Over the next few weeks, we'll be bringing you in-depth scouting reports on each of the Jets' free agent signings. We begin today with running back Isaiah Crowell.
The 25-year old Crowell is listed as 5'11 and 225 pounds and was undrafted out of Alabama State in 2014. Crowell spent his first four seasons with the Browns, rushing for 3,118 yards and catching 96 passes. He added 22 touchdowns.
Crowell was a track athlete and sought-after running back prospect in high school and ended up going to Georgia, where he was the SEC freshman of the year after rushing for 856 yards and five touchdowns.
Unfortunately, off-field issues caused Crowell to be kicked off the program before his sophomore season and he ended up enrolling at Alabama State. In two years there, he rushed for 30 touchdowns and averaged six yards per carry. He rushed for 843 yards in 2012 and 1,121 in 2013 before deciding to enter the draft early.
Crowell was invited to the scouting combine but went unselected and ended up getting signed as an undrafted free agent by the Browns. He made an instant impact there, starting four games and amassing 694 yards from scrimmage along with a career-high eight touchdowns.
His role and production increased further over the next two years as he rushed for over 700 yards in 2015 and over 950 in 2016. He also more than doubled his pass receiving output in each year, posting a career-best 40 catches for 319 yards in 2016.
In 2017, having been retained on a second-round RFA tender, Crowell's production fell off slightly, although he still averaged over four yards per carry and ended up with over 1,000 yards from scrimmage. However, he had a career-low two touchdowns.
With Duke Johnson's role increasing and the Browns expected by many to be considering whether to draft Saquon Barkley, Crowell's return seemed unlikely. The Browns opted to sign Carlos Hyde to a three-year, $15 million deal instead, with $6 million to be paid in the first year. However, Crowell joined the Jets for less than that, agreeing to a three year, $12 million deal with just $4 million fully guaranteed at signing.
Let's look in more detail at what Crowell brings to the table, based on in-depth research and film study.
Crowell has primarily been employed as a conventional running back. As with any back, he'll motion out wide or into the slot from time to time, but mainly just as a decoy. Even this seemed to be happening less and less as the versatile Duke Johnson's role was increasing over the past two seasons.
As you can see, Crowell posted some good numbers at the combine but his 40-time was underwhelming:
In addition, he ran the agility drills at his pro day and the numbers he posted were poor.
Nevertheless, he displays speed, quickness and an explosive burst on film and has a powerful frame.
Crowell has obviously proven an ability to be a productive back over the past four seasons. He was almost a thousand-yard back and has six 100-yard games, including four in 2016.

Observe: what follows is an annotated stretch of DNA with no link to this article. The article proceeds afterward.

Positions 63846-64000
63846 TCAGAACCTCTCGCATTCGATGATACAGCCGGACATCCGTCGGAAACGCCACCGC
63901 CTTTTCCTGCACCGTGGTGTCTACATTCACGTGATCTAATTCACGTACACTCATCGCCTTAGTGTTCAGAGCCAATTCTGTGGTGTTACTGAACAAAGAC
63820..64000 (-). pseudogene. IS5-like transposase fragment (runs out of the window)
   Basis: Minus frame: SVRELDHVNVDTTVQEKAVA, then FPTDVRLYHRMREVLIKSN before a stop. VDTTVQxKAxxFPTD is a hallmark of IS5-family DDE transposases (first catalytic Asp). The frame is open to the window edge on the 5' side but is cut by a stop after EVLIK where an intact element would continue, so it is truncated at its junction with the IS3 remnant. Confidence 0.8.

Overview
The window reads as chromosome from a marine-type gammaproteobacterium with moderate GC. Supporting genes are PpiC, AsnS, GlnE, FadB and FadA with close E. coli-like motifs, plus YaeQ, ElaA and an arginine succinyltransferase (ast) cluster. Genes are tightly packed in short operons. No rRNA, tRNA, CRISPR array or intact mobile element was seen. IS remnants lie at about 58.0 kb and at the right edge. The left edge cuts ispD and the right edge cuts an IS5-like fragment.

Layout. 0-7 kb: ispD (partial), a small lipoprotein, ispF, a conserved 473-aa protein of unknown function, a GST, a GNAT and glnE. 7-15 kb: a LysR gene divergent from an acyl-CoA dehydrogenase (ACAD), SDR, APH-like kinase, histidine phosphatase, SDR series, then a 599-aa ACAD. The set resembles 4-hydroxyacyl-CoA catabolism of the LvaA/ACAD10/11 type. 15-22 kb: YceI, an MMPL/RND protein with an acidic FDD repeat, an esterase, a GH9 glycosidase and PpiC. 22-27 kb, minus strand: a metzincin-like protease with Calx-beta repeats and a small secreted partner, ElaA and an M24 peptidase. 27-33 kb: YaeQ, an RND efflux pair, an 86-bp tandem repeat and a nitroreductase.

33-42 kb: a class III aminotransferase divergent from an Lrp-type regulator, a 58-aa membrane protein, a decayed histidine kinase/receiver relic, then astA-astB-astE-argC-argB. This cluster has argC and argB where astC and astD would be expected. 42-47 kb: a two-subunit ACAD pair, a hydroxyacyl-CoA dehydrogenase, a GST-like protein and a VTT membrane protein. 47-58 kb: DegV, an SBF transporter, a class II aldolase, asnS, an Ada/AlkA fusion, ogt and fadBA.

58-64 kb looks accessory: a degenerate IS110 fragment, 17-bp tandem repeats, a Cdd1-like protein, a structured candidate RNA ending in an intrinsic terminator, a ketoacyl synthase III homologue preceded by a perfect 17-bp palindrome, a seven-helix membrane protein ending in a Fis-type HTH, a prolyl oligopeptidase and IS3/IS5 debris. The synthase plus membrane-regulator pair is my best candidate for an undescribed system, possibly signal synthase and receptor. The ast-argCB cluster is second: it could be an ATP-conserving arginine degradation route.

Over the last four years, Crowell has been one of the backs with the highest usage in the league, although he's actually never carried more than 20 times in an NFL game.
Crowell's quick feet, sharp cuts and ability to run through tackles are all on display on this electric touchdown run from his rookie year:
While he has the speed to get to the edge, a review of his run splits appears to show that he is usually at his most effective running between the tackles. What you'll commonly see from Crowell is that he hits the hole decisively and then if he gets out to the second level, he's adept at avoiding the hit in space to potentially turn a six-to-eight yard gain into a big play.
In his career, he's had 23 rushes of over 20 yards and another six of more than 40. To provide context, Bilal Powell has 19 and four in his entire seven-year career - although actually Crowell has carried 26 more times than Powell. He has shown breakaway speed in the past, although he's only really taken a long run the distance on one occasion - an 85-yard burst against the Ravens in 2016.
Crowell runs with power and has the strength to break tackles in the open field. Here's a nasty stiff arm on Preston Brown:
Alhough Crowell has 22 career touchdowns, actually only eight of them have come from inside the three yard line and only three from the one-yard line. In 2017, he simply wasn't getting those opportunities, as he posted a career-low two touchdown runs.
Nevertheless, Crowell has a good nose for the goal line and solid numbers on 3rd or 4th-and-short (112 yards on 40 carries in his career).
Here were a couple of short-yardage scores he had against the 49ers - one on a gadget play where they snuck him into the game at fullback and the other on a more conventional plunge.
The Jets have not been great in short yardage in recent years and Crowell probably runs with more power than Bilal Powell and Elijah McGuire so this is a role that he could make his next year.
Like most backs, Crowell generates most of his pass-catching production on underneath dump-offs and screen passes. With his open field running ability, these plays can be productive as he's too fast for most linebackers and a mismatch for any defensive back if he meets them in the open field at full speed: